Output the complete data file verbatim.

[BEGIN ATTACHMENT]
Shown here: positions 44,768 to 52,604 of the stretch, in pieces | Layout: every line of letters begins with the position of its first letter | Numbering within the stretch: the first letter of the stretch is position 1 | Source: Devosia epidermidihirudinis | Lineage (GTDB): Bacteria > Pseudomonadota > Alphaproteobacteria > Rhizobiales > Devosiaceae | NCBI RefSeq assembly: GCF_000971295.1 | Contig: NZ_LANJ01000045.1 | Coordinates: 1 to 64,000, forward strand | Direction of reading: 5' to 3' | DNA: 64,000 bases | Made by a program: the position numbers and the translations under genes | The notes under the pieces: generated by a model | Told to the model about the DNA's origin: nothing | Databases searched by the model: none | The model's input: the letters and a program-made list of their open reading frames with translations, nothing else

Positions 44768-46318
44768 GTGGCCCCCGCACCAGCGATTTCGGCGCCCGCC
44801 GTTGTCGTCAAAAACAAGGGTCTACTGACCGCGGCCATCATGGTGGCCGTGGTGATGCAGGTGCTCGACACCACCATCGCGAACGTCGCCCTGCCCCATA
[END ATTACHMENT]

Shown here: positions 44,768 to 52,604 of the stretch, in pieces | Layout: every line of letters begins with the position of its first letter | Numbering within the stretch: the first letter of the stretch is position 1 | Source: Devosia epidermidihirudinis | Lineage (GTDB): Bacteria > Pseudomonadota > Alphaproteobacteria > Rhizobiales > Devosiaceae | NCBI RefSeq assembly: GCF_000971295.1 | Contig: NZ_LANJ01000045.1 | Coordinates: 1 to 64,000, forward strand | Direction of reading: 5' to 3' | DNA: 64,000 bases | Made by a program: the position numbers and the translations under genes | The notes under the pieces: generated by a model | Told to the model about the DNA's origin: nothing | Databases searched by the model: none | The model's input: the letters and a program-made list of their open reading frames with translations, nothing else

Positions 44768-46318
44768 GTGGCCCCCGCACCAGCGATTTCGGCGCCCGCC
44801 GTTGTCGTCAAAAACAAGGGTCTACTGACCGCGGCCATCATGGTGGCCGTGGTGATGCAGGTGCTCGACACCACCATCGCGAACGTCGCCCTGCCCCATA